I am experimenting a new way for network request in Kiri library. Kiri is Moya inspired abstract networking layer. I was very impressed by Moya architecture, so to learn from it the most, I decided to trace the same architecture by writing by myself, instead of copy and paste. :D

We need to break down client library into three parts.


Normally, you have to construct networking request every time. Instead, in Kiri, your network configuration is compiled in one place, like class, enum. And the class, enum must conform to RequestContainer protocol.

Sample code looks like this.

enum TestAPIRequest {
  case getitems
  case postitem
  case updateitem
  case deleteitem

enum TestAPIRequest: RequestContainer {
  var baseURL: URL {
    return URL(string: "https://www.example.com/api/v1")!
  var path: String {
    switch self {
      case .getitems:
      return "/getitems"

It is better in terms of designing an API Client. Before you start to create client module, you can take a glance at whole structure. And you don’t need to pass constant strings to every class, well while you wrap such things by extracting methods, since Kiri can have common parts like baseURL, so that you can avoid duplicate code in your app.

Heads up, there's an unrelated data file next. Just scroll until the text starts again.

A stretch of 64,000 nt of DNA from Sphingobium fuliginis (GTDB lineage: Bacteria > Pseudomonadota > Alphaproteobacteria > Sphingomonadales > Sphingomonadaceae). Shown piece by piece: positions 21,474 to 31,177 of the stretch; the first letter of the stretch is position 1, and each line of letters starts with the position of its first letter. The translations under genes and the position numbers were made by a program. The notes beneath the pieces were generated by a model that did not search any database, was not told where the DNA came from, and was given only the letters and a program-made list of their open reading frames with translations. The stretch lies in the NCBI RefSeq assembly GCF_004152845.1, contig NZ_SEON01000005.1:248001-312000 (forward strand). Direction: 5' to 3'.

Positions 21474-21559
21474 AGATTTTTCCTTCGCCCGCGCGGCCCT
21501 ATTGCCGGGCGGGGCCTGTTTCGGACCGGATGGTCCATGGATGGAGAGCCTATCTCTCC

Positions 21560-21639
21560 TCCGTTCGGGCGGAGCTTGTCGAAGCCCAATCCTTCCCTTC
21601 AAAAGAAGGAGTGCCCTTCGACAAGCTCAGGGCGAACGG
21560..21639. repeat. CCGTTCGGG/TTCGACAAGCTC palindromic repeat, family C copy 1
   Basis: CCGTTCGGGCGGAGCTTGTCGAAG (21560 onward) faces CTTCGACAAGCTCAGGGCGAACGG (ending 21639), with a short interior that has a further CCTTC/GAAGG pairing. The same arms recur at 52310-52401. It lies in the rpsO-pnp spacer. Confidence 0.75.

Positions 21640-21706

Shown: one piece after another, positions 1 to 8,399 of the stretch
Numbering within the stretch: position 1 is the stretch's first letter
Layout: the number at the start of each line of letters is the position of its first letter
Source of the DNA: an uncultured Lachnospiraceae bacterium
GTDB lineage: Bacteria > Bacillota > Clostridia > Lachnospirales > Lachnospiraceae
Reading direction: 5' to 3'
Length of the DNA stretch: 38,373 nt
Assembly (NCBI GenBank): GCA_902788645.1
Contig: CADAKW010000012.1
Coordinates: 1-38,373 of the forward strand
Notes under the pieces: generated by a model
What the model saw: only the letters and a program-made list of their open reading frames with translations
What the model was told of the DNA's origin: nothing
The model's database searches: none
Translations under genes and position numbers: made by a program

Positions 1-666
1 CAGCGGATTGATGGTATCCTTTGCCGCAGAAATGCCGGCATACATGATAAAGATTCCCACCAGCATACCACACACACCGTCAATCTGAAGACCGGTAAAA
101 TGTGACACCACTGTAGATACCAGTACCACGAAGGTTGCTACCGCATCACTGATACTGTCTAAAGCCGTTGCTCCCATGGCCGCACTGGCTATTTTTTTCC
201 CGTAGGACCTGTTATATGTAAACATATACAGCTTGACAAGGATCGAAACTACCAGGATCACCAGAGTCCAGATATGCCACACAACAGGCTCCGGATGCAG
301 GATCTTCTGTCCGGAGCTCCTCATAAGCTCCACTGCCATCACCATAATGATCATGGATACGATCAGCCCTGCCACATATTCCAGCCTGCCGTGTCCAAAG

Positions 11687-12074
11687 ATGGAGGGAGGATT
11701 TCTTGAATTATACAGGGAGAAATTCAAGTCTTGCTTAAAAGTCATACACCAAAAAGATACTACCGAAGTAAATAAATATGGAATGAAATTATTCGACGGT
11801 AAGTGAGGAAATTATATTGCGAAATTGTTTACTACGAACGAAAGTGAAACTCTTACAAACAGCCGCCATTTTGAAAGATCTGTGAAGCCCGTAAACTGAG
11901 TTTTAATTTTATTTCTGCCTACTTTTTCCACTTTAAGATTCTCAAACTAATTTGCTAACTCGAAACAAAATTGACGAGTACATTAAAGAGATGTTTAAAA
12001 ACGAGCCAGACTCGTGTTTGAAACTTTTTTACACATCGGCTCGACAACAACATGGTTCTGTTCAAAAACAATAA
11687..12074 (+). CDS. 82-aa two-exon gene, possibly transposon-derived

But if your api has different endpoints per API, or stuff like that, things are not that easy. In such case you might want to create seprate classses per API. It also makes sense. If you encounter such API (unfortunately), you had better take a look at APIKit instead. It’s supposed to have separate classses per API, and for response, it’s more generic approach than Kiri or Moya.


iOS has their own networking class, URLSession. But it makes no sense to wrap URLSession now. We have Alamofire. Alamofire automatically validates request and response, and also returns JSON. However, I prefer keeping response Data, since network library should support multiple response formats.

Kiri makes use of Alamofire for network request, and delegate building a request to it.

In the most cases, Alamofire works very well, but in case you need more premitive networking to build parameters by yourself, and so on, it might not be good for you.


I found there is a trade off. If you make response generic, your request will be fragmented to separate classes. On the other hand, if you make request generic, your response will be fragmented.

I read code of both Moya and APIKit. In my opinion, these are the most sophisticated architecture in swift networking, whereas they have pros and cons.

I don’t find the best solution for networking yet, but for now, choosing wisely according to your app requirements would be the best answer.


Kiri is the way smaller than Moya, but it is working fine in my personal project. Why not you try it!?